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Abdominal Aortic Aneurysm
Abdominal Aortic Aneurysm - The Operation Explained
Endo Vascular Stent Grafts for Aortic Aneurysms
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Varicose Veins operation Explained
Hernia Repairs
 

Abdominal Aortic Aneurysm

1. What is an Aneurysm?

  • Aneurysms result from stretching of a weakened artery, which balloons out rather like a worn motorcar tyre. When this happens there is a risk that the artery may burst.
  • The most common artery to be affected is the aorta, which is the main artery in the tummy (abdomen). The normal aorta is about 16-22mm in diameter.
  • In India , a large number of people each year suffer from rupture (bursting) of an abdominal aortic aneurysm. This is one of the commonest causes of sudden death; but in India , it remains under diagnosed. Most of these patients are men over the age of 60 years.
  • 1 in 10 men over 65 may have some enlargement of the abdominal aorta. About 1 in 100 will have a large aneurysm requiring surgery.

2. How is an Abdominal Aortic Aneurysm (AAA) detected?

  • An aneurysm may be detected when your Doctor examines your abdomen, but many cannot be felt. Occasionally, a patient may become aware of a feeling of pulsation in the abdomen. On rare occasions, a lump can be visible.

  • An ultrasound examination of the abdomen is a very good way of finding an aneurysm. This is a painless procedure involving a lubricated probe pressing gently on the abdominal skin (over the aneurysm). The scan will tell you if there is an aneurysm present and exactly how large it is.
  • Some patients have the aneurysm diagnosed by chance when they are examined for another problem, or if they have a scan for a different reason (prostate and kidney trouble, or gallstones, for example).
  • As the aneurysm stretches, it may cause tummy or back pain. Sometimes the aneurysm is first discovered when this pain is investigated.
  • If an aneurysm is suspected, your GP will refer you to a Vascular Surgeon for advice. Either your GP or specialist will arrange an ultrasound scan.

3. Who is at risk?

  • Aneurysms are much more common in males than females.
  • It is known that men over the age of 60, and younger men with a brother or father who has had an aneurysm, are at risk.
  • Men with other arterial diseases (angina, hardening of the arteries or high blood pressure) and smokers are also at risk.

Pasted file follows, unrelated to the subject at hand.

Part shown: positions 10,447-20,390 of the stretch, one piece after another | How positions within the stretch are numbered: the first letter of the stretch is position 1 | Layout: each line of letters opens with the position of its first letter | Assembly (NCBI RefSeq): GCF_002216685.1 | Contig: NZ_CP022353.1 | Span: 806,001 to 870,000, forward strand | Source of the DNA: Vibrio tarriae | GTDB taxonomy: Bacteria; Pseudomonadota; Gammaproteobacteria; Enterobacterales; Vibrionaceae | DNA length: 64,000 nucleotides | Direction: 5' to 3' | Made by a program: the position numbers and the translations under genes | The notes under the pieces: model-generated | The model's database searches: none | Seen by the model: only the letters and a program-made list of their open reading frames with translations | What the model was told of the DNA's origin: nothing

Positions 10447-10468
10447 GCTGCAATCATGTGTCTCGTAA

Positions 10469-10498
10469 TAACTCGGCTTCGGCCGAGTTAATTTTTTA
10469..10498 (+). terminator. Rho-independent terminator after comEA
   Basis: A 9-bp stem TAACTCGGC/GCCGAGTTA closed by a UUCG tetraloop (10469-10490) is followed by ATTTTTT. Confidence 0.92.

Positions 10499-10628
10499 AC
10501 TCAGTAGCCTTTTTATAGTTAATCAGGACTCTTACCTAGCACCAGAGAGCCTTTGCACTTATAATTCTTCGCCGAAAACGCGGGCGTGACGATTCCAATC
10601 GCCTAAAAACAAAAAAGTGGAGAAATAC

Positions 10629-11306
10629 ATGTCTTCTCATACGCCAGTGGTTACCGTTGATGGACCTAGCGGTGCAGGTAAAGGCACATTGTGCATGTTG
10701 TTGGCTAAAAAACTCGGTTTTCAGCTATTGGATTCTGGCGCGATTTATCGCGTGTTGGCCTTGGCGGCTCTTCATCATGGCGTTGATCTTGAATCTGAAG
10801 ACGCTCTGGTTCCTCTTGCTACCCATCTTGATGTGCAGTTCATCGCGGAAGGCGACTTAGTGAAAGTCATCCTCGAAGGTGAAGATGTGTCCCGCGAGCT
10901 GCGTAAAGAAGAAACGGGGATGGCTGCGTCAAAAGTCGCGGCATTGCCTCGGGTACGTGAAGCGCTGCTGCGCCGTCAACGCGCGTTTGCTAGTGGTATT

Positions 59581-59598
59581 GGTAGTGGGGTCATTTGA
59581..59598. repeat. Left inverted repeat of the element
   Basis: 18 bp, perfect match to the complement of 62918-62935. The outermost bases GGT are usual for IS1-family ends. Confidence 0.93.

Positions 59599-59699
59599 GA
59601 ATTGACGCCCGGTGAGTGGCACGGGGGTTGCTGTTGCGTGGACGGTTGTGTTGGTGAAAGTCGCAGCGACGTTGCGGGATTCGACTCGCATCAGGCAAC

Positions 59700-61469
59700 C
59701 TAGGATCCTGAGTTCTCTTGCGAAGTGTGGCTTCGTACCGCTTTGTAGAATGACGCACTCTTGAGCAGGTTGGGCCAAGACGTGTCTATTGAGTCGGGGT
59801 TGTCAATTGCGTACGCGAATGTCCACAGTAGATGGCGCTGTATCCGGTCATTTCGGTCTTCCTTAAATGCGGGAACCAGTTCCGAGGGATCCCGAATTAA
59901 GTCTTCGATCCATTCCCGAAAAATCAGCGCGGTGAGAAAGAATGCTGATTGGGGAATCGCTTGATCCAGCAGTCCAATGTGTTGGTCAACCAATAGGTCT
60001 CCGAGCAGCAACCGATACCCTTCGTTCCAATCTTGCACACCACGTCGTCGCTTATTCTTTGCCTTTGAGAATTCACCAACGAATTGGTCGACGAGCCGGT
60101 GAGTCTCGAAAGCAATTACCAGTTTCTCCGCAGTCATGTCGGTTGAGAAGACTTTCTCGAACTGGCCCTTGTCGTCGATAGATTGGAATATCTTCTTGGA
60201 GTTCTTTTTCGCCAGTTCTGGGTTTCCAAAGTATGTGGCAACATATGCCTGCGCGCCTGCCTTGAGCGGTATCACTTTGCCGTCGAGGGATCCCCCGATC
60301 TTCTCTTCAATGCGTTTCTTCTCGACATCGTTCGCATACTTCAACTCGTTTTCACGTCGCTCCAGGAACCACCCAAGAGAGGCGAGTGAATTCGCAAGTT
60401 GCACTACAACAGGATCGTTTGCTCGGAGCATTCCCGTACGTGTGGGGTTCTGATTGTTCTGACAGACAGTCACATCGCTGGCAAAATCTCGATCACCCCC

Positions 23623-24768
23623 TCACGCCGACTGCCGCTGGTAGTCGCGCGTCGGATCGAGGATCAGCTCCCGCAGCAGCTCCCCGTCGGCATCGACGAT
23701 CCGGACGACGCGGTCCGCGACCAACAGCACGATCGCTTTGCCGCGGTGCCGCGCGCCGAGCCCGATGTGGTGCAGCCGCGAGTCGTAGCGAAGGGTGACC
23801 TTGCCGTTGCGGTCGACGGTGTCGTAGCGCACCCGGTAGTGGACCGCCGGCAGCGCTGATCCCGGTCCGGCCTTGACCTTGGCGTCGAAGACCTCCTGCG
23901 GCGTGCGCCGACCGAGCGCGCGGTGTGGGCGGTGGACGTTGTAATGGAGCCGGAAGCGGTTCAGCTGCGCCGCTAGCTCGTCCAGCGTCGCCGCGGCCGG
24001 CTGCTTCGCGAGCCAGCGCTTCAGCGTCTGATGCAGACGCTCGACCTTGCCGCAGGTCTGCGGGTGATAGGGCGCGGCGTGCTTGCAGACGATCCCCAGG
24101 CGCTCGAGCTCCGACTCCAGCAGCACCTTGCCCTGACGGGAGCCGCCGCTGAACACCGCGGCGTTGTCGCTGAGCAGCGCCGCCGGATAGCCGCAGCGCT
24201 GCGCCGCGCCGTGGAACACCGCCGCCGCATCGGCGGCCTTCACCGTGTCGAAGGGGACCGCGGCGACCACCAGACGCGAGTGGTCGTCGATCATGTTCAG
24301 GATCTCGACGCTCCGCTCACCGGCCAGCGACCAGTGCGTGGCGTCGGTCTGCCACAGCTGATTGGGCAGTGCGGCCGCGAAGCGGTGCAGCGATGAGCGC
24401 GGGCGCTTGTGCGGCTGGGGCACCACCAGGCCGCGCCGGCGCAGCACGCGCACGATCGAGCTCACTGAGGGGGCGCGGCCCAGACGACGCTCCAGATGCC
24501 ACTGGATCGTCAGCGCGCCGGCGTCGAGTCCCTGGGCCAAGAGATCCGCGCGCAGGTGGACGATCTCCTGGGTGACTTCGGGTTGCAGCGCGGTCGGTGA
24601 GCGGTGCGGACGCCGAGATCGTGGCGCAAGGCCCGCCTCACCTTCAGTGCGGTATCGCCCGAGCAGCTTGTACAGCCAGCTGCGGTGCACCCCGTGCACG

4. Do I need surgery?

  • Not all aneurysms need an operation. The risk of rupture and therefore the need for an operation depends on the size of the aneurysm (the risk of rupture increases as the aneurysm gets bigger).
  • If the aneurysm is large (more than 55mm in diameter), it may be safer to have an operation to repair it than to leave it alone.
  • Because the operation itself carries some risk, the exact size at which your surgeon will advise an operation will also depend on any other health problems that you may have. For instance, if you have heart, lung, or kidney problems an operation may be more risky for you than for some other patients.
  • Once repaired, the risk of rupture disappears.
  • Ideally, an operation is advised when the threat of the aneurysm bursting (which is usually fatal) is more than the risk of an operation.
  • If your aneurysm is smaller than the size at which operation is needed, your surgeon will arrange further ultrasound scans (usually once a year) to monitor the rate of growth.
  • Aortic aneurysms generally grow slowly. At diameters up to 50mm (about 2 inches), the rate of growth is between 1-4mm per year. When aneurysms are more than 50mm in diameter, the rate of growth increases to 4-6mm per year.
    If an aortic aneurysm ruptures, the chances of survival are not good. Overall only 2 in 10 will survive. Half the patients with aortic rupture will die before they reach hospital.
  • Your specialist Vascular Surgeon will give you a clear explanation of the options in your case.

5. What does surgery involve?

  • Many aneurysms are treated by an operation on the tummy in which the aneurysm is replaced with an artificial artery made of a very strong plastic material called Dacron. This artificial artery should last for the rest of your life and it is very unlikely that it will need to be replaced.

  • Some aneurysms may also be suitable for treatment by a new method in which the graft is threaded up into the aortic aneurysm through a small incision in each groin.
  • If your aneurysm is suitable for this type of treatment (approximately 6 in 10 are), your surgeon may discuss this with you. The treatment is called Endovascular Stenting (see under EVAR).

6. Is surgery successful?

  • If aneurysms are successfully repaired, there is a very high likelihood that you will return to a normal life. Full recovery times vary between 3 and 6 months, depending mostly on your age. Your surgeon will discuss any special risks of surgery in your particular case with you.

7. How can I help myself?

  • As far as we are aware, there is nothing you can do which will make the aneurysm worse, but there is also nothing you can do to make it better.
  • Improving your general health by taking regular exercise, rigorous control of blood pressure, losing weight and stopping smoking are helpful even if you do not need an operation at present.

It is advisable for all males above 60 years of age to have an ultrasound scan of the abdomen (and a chest x-ray for aneurysms in the chest) to screen for the presence of an aneurysm.

 
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